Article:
Simply put, cage-free eggs come from hens that do not live in cages. The chickens have more room than caged hens, but they can still be confined in very close quarters inside a building. They may also have little or no access to the outdoors.
Free-range eggs are produced by birds that are allowed access to the outdoors for at least part of the day. They have more space than their caged and cage-free peers, but they don’t get outside as much as you might think. According to USDA regulations, “free range” only means that the chickens were allowed “access” to the outside—with no specifications about the quality or the duration of that outside exposure.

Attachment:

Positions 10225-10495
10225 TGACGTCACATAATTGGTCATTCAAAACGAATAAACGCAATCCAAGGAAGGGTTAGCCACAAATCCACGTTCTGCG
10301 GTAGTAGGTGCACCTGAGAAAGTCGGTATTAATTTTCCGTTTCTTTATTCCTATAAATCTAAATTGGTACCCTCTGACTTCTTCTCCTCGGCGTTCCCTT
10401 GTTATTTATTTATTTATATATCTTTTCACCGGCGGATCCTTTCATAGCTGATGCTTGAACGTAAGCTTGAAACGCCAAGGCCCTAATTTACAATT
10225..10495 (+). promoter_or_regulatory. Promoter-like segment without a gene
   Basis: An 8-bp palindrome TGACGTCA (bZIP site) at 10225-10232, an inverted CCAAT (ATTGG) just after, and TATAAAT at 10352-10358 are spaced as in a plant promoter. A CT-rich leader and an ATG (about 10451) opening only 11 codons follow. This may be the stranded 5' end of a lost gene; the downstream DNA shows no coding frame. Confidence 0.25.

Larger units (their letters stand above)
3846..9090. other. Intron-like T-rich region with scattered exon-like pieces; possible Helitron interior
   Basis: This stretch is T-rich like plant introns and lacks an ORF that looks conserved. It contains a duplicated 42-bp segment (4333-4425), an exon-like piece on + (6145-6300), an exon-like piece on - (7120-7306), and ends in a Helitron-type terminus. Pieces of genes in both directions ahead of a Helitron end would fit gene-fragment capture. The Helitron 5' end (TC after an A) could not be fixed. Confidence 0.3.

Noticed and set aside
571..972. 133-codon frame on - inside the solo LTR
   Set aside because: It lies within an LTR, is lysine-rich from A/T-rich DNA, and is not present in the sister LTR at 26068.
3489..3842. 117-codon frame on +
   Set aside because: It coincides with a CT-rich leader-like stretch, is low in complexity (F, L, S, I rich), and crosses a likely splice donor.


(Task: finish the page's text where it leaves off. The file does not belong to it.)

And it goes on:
Pasture-raised eggs come from hens that were raised outdoors on pasture. Although the term isn’t regulated by the USDA, it is being used by sustainable farmers to indicate chickens that are raised in the outdoors and eat not only grass but also wild plants, bugs, and worms—a chicken’s natural diet.
Not surprisingly, true pasture-raised eggs are more nutritious than their conventional cousins. An egg testing project conducted by Mother Earth News in 2007 found that the benefits of pasture-raised eggs include:
- 2/3 more vitamin A
- 2 times more omega-3 fatty acids
- 3 times more vitamin E
- 7 times more beta carotene
- 4–6 times more vitamin D
Other label claims that are popping up on egg cartons include: